Hugo can be found at the gallery three to four times a week, setting up other artists’ paintings in an alley-style courtyard set back from the highway or working on his own pieces. If he takes a lunch break, he’ll often eat at the gallery or stop by GG’s Bistro for a veggie hamburger with a salad—then it’s back to painting.
If he’s not painting, he’s taking photos of the gallery and his work, or interacting with clients and anyone else who stumbles in. “It’s educational. It feels comfortable for the clients and artists [for me] to answer questions from clients,” Hugo says. At the end of the day, he busies himself by putting away paintings, cleaning brushes and making sure everything else is in order before heading home to upload images and have dinner with Erika, who is expecting their first child in April. In contrast to the unpredictability of his art, Hugo’s days are relatively routine, at times even regimented.
He remains committed to inspiring another generation of artists through single-day, hands-on workshops held throughout the year. During the six-hour seminars, Hugo shares his knowledge, demonstrating just how he composes his pieces, sharing helpful techniques and providing motivational guidance.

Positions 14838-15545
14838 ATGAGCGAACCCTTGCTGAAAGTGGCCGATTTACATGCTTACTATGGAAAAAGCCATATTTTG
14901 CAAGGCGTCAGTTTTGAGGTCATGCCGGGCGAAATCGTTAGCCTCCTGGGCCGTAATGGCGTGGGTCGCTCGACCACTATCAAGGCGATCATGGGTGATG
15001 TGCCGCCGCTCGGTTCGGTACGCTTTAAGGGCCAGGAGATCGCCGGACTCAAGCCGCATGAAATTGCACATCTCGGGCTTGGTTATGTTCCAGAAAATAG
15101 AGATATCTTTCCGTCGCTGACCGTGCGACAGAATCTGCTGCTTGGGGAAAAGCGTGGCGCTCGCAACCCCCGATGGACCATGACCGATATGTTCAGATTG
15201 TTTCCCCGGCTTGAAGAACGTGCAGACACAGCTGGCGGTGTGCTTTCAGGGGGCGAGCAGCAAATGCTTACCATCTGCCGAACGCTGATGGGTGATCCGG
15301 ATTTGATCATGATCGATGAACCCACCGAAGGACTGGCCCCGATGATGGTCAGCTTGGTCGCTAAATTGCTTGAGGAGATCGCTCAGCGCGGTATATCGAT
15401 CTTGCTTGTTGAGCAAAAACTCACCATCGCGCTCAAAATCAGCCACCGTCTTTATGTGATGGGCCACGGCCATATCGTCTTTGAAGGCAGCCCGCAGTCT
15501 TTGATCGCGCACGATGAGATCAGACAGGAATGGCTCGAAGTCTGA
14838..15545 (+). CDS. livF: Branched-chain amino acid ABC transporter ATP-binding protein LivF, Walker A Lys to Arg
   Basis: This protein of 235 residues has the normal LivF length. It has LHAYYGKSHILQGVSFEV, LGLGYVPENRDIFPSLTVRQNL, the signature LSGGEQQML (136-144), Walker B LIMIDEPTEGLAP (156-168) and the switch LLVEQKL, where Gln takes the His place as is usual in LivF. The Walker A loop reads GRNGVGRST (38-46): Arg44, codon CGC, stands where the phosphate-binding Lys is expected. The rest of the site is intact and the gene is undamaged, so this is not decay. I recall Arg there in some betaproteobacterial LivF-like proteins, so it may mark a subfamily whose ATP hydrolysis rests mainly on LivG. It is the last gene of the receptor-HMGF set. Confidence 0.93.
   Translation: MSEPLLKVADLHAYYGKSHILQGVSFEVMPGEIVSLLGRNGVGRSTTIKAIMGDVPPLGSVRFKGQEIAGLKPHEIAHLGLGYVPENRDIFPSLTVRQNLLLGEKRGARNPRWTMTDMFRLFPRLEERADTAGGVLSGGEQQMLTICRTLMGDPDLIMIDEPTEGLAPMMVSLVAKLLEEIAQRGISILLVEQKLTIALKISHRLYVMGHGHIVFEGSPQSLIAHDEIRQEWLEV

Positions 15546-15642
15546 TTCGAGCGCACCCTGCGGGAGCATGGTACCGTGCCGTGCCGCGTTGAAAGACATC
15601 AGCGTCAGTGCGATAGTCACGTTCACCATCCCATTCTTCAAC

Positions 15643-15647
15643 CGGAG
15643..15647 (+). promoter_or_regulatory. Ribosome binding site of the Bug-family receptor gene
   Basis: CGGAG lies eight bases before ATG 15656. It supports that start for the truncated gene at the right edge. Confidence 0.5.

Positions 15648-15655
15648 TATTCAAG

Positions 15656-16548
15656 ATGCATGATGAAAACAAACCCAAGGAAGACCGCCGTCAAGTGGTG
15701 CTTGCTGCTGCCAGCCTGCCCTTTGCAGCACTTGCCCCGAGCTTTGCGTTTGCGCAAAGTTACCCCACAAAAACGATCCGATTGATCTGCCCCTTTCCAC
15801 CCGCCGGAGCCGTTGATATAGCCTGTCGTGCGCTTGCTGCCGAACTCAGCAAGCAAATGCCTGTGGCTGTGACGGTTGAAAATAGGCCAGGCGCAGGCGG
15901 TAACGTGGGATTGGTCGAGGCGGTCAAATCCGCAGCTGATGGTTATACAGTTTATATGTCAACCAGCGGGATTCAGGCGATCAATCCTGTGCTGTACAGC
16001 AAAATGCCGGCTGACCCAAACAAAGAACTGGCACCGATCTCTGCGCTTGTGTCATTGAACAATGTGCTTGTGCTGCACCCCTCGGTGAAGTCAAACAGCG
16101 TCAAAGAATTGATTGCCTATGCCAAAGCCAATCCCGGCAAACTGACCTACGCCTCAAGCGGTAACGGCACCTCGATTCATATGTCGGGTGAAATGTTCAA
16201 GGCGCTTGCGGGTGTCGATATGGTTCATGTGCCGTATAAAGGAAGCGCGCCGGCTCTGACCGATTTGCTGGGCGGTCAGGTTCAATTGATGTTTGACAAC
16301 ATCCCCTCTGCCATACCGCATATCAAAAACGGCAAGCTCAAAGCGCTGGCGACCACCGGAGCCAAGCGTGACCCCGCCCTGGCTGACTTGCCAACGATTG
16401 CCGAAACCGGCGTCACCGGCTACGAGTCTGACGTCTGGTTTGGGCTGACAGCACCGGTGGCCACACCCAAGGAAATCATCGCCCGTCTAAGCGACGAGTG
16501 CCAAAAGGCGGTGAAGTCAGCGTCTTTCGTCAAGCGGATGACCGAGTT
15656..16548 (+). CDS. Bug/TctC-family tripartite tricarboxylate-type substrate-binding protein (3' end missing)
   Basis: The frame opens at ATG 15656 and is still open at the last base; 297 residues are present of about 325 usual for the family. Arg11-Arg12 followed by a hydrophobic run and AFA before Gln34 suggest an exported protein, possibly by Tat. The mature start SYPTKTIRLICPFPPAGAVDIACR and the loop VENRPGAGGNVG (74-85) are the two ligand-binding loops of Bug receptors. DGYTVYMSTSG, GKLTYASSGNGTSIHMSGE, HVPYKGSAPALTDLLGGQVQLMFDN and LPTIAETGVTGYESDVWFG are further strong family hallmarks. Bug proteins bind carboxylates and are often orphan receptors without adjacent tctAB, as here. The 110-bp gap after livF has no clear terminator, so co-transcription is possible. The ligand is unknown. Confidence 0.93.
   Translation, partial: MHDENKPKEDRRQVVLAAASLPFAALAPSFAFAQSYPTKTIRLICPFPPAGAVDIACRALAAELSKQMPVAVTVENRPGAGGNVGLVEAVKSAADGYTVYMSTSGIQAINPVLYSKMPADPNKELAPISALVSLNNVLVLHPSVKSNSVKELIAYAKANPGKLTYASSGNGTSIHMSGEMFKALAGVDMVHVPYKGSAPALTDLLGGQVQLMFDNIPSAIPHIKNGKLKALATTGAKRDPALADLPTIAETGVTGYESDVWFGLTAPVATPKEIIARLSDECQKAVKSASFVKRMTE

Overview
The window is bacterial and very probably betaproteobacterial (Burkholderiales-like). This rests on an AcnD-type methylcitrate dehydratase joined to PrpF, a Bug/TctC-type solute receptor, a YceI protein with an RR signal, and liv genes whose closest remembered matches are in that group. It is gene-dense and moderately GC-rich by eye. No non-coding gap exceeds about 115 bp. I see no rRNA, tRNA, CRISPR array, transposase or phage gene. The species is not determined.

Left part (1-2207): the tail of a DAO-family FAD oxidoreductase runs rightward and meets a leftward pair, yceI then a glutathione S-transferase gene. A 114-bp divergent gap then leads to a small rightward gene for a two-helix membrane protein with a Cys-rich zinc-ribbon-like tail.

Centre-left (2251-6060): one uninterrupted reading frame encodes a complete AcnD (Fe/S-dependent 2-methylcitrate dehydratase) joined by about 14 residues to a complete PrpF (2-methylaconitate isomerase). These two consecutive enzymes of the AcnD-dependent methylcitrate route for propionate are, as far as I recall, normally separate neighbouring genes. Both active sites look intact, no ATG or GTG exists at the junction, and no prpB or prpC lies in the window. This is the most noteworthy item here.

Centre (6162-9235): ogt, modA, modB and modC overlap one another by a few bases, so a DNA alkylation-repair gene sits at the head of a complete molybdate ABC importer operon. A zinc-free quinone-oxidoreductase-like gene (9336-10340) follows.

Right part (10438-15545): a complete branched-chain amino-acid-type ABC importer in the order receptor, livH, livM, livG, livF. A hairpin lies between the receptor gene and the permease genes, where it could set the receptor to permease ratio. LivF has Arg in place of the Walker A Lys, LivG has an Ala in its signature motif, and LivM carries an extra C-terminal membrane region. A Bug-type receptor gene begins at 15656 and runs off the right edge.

“The class is more about losing the fear of painting,” he says. “Some people take a workshop to see how I create, and they aren’t interested in being artists themselves. Some want to improve or enrich their technique. And some learn that you can break rules.”
In addition to maintaining the gallery and staging workshops, Hugo is planning a collaborative exhibition to be held this summer that will see several artists contribute to the same piece. He completed a similar project in 2013, producing 12 paintings in partnership with Mexican painters Vladimir Cora, whose work has been displayed at Hugo’s gallery, and Francisco Javier Vázquez Estupiñán, who paints and exhibits under the moniker Jazzamoart.
He’s also considering tackling another medium. “I want get back to sculptures,” he says. “Maybe that will be the next thing. My first early work was very abstract. I love it. I’m going back in that direction. … My real passion is the more abstract.” LBM